Concept

Mohr–Coulomb theory

Summary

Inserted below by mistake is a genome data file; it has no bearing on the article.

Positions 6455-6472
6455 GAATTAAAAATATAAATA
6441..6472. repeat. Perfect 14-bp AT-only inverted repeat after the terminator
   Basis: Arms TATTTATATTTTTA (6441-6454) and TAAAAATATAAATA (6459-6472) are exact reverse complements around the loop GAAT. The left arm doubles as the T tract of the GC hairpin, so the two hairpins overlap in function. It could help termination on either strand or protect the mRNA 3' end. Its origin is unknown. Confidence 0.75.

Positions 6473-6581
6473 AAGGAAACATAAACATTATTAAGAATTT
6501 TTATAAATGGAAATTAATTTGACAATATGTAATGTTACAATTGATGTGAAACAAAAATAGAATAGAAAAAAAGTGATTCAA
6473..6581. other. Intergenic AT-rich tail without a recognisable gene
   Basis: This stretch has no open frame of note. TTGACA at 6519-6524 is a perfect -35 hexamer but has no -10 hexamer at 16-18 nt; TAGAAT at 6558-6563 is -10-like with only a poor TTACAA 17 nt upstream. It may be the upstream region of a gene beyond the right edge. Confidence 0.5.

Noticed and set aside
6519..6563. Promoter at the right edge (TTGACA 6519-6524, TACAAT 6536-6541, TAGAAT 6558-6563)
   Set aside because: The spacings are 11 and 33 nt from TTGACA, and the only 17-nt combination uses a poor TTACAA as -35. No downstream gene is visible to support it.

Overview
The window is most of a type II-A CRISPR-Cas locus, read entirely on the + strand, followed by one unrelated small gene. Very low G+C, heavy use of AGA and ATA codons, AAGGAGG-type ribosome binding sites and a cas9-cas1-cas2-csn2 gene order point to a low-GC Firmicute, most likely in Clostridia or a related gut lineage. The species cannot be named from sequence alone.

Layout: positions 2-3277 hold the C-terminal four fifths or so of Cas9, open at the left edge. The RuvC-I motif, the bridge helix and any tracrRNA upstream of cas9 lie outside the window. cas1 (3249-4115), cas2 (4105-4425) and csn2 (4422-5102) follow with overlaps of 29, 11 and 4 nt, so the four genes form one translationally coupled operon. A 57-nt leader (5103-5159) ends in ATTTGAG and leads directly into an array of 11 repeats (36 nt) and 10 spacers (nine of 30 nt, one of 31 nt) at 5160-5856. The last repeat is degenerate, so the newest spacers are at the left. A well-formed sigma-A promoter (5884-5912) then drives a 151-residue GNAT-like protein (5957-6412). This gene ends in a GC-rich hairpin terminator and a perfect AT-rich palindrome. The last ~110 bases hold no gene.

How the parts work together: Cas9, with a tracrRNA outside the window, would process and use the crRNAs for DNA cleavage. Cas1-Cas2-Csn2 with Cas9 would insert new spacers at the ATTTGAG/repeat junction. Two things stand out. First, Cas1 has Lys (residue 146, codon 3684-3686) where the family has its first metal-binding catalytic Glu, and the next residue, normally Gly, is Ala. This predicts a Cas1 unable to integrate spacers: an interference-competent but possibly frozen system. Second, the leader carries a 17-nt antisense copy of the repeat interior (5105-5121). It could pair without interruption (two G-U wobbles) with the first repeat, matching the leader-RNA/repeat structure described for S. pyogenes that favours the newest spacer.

Mohr–Coulomb theory is a mathematical model (see yield surface) describing the response of brittle materials such as concrete, or rubble piles, to shear stress as well as normal stress. Most of the classical engineering materials follow this rule in at least a portion of their shear failure envelope. Generally the theory applies to materials for which the compressive strength far exceeds the tensile strength. In geotechnical engineering it is used to define shear strength of soils and rocks at different effective stresses. In structural engineering it is used to determine failure load as well as the angle of fracture of a displacement fracture in concrete and similar materials. Coulomb's friction hypothesis is used to determine the combination of shear and normal stress that will cause a fracture of the material. Mohr's circle is used to determine which principal stresses will produce this combination of shear and normal stress, and the angle of the plane in which this will occur.
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